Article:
Poetry in Motions

     The Internet just gets weirder and weirder. Apparently, this is what happens when it’s easy to communicate with everyone.
     Latest case in point: a Supreme Court of Georgia ruling last week called Chan v. Ellis that introduced me to a species I hadn’t heard of before – poetry trolls.
     Alleged poetry trolls.
     I was astonished to hear that this concept existed.
     There’s another fascinating issue: Can you stalk someone without ever contacting them? Why would someone think you could?
     Read the opinion. Notice how vague the details are. And, no, the term “poetry troll” does not appear.
     This required some research because the ruling was so vague I had to have answers.
     Why would a poet have to go to great lengths to enforce the copyright on her work? What sort of irresistible, sublime volumes of verse could this be?
     And why would someone be so provoked by this poetry that he’d resort to stalking (allegedly, but not really)?
     The poem is not quoted in the ruling. This may be because the Georgia justices were a tad afraid of the poet.
     It turns out that it’s just one poem – something called “The Dash.” You can find it on the plaintiff’s website, where it says “please enjoy The Dash poem.”
     But don’t enjoy it too much. According to a surprising number of people on the Internet, if you copy any of it and post it, you could be faced with a demand for money and/or a threat of litigation.
     I’m not sure which is more amazing – the alleged money demands or the fact that anyone feels compelled to copy this literary work. Read it – it reads like someone’s ninth-grade English homework.
     I didn’t feel inspired. I felt sleepy.
     Maybe it’s meant as an insomnia cure. The author should have it patented, not copyrighted.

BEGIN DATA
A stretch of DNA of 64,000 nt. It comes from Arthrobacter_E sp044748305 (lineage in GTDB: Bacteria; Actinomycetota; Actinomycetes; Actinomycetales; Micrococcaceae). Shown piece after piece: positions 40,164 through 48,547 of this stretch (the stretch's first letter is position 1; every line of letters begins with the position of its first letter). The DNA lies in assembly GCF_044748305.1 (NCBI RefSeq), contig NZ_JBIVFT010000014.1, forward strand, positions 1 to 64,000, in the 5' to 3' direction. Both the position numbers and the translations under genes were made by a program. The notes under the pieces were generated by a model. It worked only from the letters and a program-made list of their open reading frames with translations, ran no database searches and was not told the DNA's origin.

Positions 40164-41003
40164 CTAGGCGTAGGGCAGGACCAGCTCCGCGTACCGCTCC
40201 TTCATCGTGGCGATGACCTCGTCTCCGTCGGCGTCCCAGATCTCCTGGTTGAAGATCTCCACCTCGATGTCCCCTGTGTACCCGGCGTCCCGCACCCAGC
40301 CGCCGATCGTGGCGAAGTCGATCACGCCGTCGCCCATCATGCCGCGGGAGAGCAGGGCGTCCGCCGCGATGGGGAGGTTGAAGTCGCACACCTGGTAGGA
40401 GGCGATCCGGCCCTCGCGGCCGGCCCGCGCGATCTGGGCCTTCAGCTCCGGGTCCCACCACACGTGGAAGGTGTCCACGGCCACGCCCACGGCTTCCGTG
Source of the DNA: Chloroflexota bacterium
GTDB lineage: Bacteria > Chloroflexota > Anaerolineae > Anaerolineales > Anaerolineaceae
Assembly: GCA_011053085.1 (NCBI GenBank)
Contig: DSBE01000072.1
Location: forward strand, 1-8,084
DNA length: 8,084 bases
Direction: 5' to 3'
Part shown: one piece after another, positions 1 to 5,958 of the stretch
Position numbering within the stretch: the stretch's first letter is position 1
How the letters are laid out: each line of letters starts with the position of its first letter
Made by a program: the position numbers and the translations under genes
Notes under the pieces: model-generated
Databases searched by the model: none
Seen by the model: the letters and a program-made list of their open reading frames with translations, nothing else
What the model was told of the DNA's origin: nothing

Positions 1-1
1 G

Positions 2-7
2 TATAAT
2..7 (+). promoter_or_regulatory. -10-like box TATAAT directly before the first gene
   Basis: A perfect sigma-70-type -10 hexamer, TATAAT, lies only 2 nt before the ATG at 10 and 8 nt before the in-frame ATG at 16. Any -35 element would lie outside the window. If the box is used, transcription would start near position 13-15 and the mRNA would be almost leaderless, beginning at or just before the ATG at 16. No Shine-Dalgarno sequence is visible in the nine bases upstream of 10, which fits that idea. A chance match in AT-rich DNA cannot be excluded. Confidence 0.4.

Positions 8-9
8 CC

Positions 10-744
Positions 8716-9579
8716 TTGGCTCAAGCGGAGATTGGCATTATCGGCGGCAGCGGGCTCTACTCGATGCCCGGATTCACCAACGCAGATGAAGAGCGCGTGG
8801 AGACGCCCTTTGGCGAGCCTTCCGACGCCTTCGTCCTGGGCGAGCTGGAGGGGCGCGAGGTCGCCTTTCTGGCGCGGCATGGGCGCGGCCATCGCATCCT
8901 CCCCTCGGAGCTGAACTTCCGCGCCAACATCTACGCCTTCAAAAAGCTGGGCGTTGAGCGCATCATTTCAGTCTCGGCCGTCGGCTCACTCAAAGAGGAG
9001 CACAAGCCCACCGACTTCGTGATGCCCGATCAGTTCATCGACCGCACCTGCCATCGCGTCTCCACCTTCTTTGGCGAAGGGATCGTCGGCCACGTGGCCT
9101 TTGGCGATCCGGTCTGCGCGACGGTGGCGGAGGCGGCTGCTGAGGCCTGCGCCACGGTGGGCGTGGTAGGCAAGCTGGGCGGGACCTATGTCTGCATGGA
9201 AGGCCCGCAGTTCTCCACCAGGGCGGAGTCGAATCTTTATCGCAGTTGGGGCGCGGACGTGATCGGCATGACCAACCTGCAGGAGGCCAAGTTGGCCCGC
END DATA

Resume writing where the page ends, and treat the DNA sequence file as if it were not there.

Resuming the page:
But I suppose that’s just me being cynical (my primary job here). Someone must have liked the thing because according to the court ruling, the defendant published almost 2,000 posts complaining about the poet’s “copyright enforcement practices.”
     There’s no mention of posts complaining about the poem. I think that’s called love the sin, hate the sinner.
     Be that as it may, the poet sued the website operator for stalking her because he posted criticisms even though none of them were sent to her and she didn’t have to read them. A lower court agreed that was stalking. The Georgia Supreme Court disagreed.
     Now go back to the ruling and check out the allegedly offending website: http://defiantly.net/. Anything strike you as strange?
     I’ll let you think about that for a minute.
     The answer is that the website owner and anti-troll crusader in the court battle is one Matthew Chan. On his website, he’s Matthew Valor.
     Unless you put your cursor on his picture: then he’s Matthew Chan again.
     It’s the worst-kept secret identity ever.
     By the way, “The Dash,” if you haven’t already read it, is not about a track meet or rules of punctuation.
     Those topics might have been interesting.
     No, this is about the dash between the years of birth and death on a tombstone.
     The lesson of the poem is that the most important part of your life is the part during which you’re alive.
     This is profound stuff.
     Now consider whether you’d want to spend that important part of your life in court arguing about poetry.
     Ah, the irony.

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